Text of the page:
After about an hour reading their blog I’m hooked.  A plan is born (insert happy chuckle not sinister chuckle muahahaha (side note:  Sinister Chuckle would be a cool band name)).  We will travel around the world on our very own sailboat!  My Type-A personality kicked into high gear.  First step:  make a list of steps.

  1. Learn to sail
  2. Find out if cats and dogs (we have both!) can sail (I mean ride in a sailboat of course.  Not actually sail the boat.)
  3. Find out if we can sell the brand new house we bought less than a year ago (answer:  we can…for a loss.  Doh!)
  4. Find out if Rich wants to do this (consider moving this to item #1)
  5. Find out if money figures into this equation (answer:  it does)

Let’s fast forward (or as my sister and I used to say fstfwd) this story a few years or we’ll be here all night.

It’s now September 2010 and we’re taking our first steps to making this plan a reality (actually the first step was item #4).  We’re going to finally learn how to sail.  We head to San Diego and take a week-long class at the San Diego Sailing Academy.  It’s a pretty sweet set up.  We live on the boat (a Catalina 30) all week (just the two of us) and take the classes during the day.  After five days we have our basic sailing, cruising, coastal navigation and bareboat charter classes knocked out.  Days six and seven are a bareboat charter (for those of us in the know (said with my “I’m so much smarter than you” voice), a bareboat charter means you rent the boat.  Kind of like renting a car, nothing is included.  We had to provide all our food, fuel, etc.)

The good and the bad:

  • The good new is we didn’t die.
  • The other good news is that we like sailing.
  • The bad news is Rich sails like he drives…not good!
  • The other bad new is if we aren’t careful we will kill each other.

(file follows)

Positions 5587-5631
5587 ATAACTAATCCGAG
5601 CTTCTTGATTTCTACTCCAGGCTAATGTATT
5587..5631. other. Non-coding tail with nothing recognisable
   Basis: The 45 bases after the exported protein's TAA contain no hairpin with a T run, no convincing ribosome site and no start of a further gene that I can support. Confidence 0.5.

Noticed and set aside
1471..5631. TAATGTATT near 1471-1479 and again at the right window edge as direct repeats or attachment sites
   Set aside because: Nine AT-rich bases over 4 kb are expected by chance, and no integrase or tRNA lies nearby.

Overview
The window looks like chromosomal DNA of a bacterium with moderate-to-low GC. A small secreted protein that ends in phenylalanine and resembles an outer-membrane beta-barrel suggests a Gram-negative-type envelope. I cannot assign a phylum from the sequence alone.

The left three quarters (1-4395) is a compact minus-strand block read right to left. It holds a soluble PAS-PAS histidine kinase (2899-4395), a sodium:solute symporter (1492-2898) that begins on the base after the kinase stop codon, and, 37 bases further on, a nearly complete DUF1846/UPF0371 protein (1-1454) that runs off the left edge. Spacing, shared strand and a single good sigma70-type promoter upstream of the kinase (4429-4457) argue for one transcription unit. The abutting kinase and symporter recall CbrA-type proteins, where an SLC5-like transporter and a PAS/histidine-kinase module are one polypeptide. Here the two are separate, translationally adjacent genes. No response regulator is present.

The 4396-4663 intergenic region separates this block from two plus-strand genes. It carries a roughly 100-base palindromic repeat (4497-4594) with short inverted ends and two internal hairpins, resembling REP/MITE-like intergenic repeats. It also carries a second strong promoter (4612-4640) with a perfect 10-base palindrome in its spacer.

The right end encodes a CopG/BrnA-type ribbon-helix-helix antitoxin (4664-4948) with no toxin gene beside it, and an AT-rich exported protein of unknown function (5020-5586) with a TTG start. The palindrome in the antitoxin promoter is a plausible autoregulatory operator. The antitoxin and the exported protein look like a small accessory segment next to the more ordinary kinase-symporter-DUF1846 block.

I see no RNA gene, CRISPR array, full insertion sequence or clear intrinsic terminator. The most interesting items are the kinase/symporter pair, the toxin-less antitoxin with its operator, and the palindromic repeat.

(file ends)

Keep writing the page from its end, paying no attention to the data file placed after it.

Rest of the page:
With all that in mind we decided to press on.

Fstfwd to Fall 2011.  We’ve been scrimping and saving every penny we can since we hatched this the plan and we’ve finally paid off all our debt (minus the house) and finally have enough cash to start looking for a sailboat.

So of course I had a list of things (thank you Type-A) I thought were essential in a sailboat

  1. Catamaran – Why?  Because I have been known to occasionally get motion barfs and catamarans are more stable than monohulls
  2. A newer boat – Less than 15 years old (that’s new in sailboat talk)
  3. Two toilets (that’s heads in sailboat talk) – Why?  Because sharing a bathroom with a boy isn’t any fun.
  4. Bluewater cruiser – It’s a list of characteristics that make a boat more seaworthy, stable, and safe.  It involves things like hull shape, keel type, cockpit size, and a bunch of other stuff I learned but quickly forgot.  It’s also a technical term used by forum junkies in their diatribes about the merits of fin keels, boomkins, and bobstays (Oh my!) and why the boat you bought is a pile of junk in which you will surely meet your watery death.

So we started searching on Yacht World (it’s sorta like CarMax) for boats that fulfilled my very specific criteria.  To say we had sticker shock would be putting it mildly.  We realized if we wanted to go sailing in this lifetime, we would have to tweak our list a bit.

New sailboat essentials list:

  1. A structure that resembles a sailboat
  2. Floats